Martin Warner (bishop)

From Wikipedia, the free encyclopedia
Jump to navigation Jump to search

Martin Warner

Bishop of Chichester
Church Church of England
Diocese Chichester
In office 2012–present
Predecessor John Hind
Other posts Bishop of Whitby (2010–2012)
Ordination c. 1984
Consecration 26 January 2010[1]
by John Sentamu
Personal details
Born (1958-12-24) 24 December 1958 (age 60)
Nationality British
Denomination Anglican
Residence The Palace, Chichester
Alma mater University of Durham

Martin Clive Warner SSC (born 24 December 1958)[2] is an Anglican bishop in England. He is currently the Bishop of Chichester.

Early life and education

Warner was educated at King's School, Rochester, Maidstone Grammar School, St Chad's College and the University of Durham in the 1970s. He then trained for ordination at St Stephen's House, Oxford, later earning a Doctor of Philosophy (PhD) degree at the University of Durham.

Ordained ministry

Warner was a canon residentiary at St Paul's Cathedral, 2003–2009: the canon pastor from 2003 to 2008 and then canon treasurer until 2009.[3]

Episcopal ministry

Warner was consecrated as a bishop in the Church of England at York Minster on 26 January 2010[1] and then welcomed on 30 January 2010 at St Hilda's Church, Whitby.[4] He suffered a cardiac arrest on 23 August 2010 while on holiday in Florence,[5] but has since returned to work.[6] From 2008 to 2011, Warner wrote the weekly "Sunday's Readings" column for the Church Times.

On 3 May 2012, Warner's appointment as the next diocesan Bishop of Chichester was announced,[7] his election was confirmed on 2 July[8] and his enthronement took place in Chichester Cathedral on 25 November.[9]

On 20 November 2012, Warner was one of three bishops (and one of the two diocesans) in the General Synod who voted against a motion to allow the ordination of women as bishops in the Church of England.[10] His position on the issue has been criticised by some local clergy and parishioners across the Chichester diocese.[11]

In a compromise by John Sentamu, Archbishop of York, to whom the candidate professed canonical obedience, Warner officiated as principal celebrant in the laying-on of hands and Eucharist for the episcopal consecration of Philip North as suffragan Bishop of Burnley at York Minster on 2 February 2015 (Feast of Candlemas).[citation needed]

He is a member of the Council of Bishops of The Society.[12] He was introduced to the House of Lords as a Lord Spiritual on 15 January 2018.[13]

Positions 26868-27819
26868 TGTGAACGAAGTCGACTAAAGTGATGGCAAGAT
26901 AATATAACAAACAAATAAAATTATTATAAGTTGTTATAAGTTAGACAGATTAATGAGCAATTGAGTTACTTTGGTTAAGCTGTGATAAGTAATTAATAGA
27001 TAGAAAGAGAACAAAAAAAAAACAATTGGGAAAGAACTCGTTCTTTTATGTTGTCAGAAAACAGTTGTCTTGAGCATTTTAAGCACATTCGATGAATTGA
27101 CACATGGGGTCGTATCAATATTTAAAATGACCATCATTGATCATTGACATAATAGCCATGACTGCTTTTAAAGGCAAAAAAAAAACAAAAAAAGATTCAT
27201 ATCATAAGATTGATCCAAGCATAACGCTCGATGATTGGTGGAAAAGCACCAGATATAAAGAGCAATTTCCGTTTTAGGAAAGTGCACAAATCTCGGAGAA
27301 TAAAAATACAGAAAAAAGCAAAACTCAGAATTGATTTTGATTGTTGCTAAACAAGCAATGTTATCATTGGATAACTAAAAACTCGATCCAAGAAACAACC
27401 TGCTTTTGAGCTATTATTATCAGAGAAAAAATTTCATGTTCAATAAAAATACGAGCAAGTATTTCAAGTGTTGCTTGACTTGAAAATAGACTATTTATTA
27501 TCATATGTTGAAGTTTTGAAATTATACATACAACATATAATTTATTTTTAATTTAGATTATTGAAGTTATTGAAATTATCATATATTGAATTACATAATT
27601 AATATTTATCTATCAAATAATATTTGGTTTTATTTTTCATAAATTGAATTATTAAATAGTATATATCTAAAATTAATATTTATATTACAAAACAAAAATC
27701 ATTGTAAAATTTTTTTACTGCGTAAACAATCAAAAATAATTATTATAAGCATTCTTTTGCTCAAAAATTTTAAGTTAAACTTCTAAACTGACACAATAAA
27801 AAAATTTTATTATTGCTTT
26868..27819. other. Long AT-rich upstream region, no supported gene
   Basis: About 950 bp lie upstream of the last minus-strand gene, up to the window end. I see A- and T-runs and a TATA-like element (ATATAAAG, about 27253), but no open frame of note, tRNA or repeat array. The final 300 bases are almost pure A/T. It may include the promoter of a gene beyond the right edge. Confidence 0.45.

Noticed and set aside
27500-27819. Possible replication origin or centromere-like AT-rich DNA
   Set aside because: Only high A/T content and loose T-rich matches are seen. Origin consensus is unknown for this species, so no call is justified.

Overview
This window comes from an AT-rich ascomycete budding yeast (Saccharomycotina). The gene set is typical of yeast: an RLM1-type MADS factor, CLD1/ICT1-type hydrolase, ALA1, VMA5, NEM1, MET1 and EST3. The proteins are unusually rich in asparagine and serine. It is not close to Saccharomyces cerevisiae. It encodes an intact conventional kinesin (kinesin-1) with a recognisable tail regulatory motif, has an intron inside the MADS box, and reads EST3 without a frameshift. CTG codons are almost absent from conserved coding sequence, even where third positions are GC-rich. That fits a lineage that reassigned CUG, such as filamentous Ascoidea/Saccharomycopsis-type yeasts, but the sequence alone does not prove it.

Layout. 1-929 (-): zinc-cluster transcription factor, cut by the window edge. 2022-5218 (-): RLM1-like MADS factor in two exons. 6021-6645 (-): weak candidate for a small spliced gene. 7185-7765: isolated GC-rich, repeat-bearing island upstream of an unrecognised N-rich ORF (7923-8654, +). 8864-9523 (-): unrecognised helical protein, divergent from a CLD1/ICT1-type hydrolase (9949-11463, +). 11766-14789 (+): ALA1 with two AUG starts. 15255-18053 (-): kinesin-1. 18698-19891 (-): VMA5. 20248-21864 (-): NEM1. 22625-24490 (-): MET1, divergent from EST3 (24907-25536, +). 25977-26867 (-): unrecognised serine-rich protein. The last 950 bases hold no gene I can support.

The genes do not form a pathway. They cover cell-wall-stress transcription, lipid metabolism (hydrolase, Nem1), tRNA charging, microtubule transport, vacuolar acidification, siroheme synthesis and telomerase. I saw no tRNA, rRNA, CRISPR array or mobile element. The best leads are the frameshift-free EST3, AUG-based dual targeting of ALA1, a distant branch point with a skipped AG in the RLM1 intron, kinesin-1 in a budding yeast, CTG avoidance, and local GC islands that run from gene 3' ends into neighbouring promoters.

1. ^ a b Diocese of York — Consecration of the Bishop of Whitby
  2. ^ "Warner, Martin Clive". Who's Who. 2017 (November 2016 online ed.). A & C Black, an imprint of Bloomsbury Publishing plc. Retrieved 13 June 2017. (subscription or UK public library membership required)
  3. ^ a b St Paul's Annual Report 2008
  4. ^ Diocese of York — Service of Welcome for the Bishop of Whitby
  5. ^ "Bishop Martin Warner taken ill". The Diocese of York. 24 August 2010. Retrieved 25 August 2010.
  6. ^ Diocese of York — Update from Bishop Martin
  7. ^ Number 10 – Diocese of Chichester
  8. ^ The Chichester Diocesan Fund and Board of Finance Incorporated – Report of the Board and Financial Statements for the year ended 31 December 2012 p. 6 (Accessed 15 July 2013)
  9. ^ Diocese of Chichester — "Do not be afraid" says new Bishop as he surveys national and local challenges
  10. ^ "General Synod — November 2012 — Electronic voting results for Item 501". Thinking Anglicans. 20 November 2012. Retrieved 1 December 2012.
  11. ^ "Chichester Observer — Women bishops row heats up in Chichester". Chichester Observer. 30 November 2012. Retrieved 1 December 2012.
  12. ^ "The Council of Bishops". The Society. Retrieved 6 December 2015.
  13. ^ Hansard — Introduction: Bishop of Chichester (Accessed 26 January 2018)
Church of England titles
Preceded by
John Hind
Bishop of Chichester

Retrieved from ""
This content was retrieved from Wikipedia :
This page is based on the copyrighted Wikipedia article "Martin Warner (bishop)"; it is used under the Creative Commons Attribution-ShareAlike 3.0 Unported License (CC-BY-SA). You may redistribute it, verbatim or modified, providing that you comply with the terms of the CC-BY-SA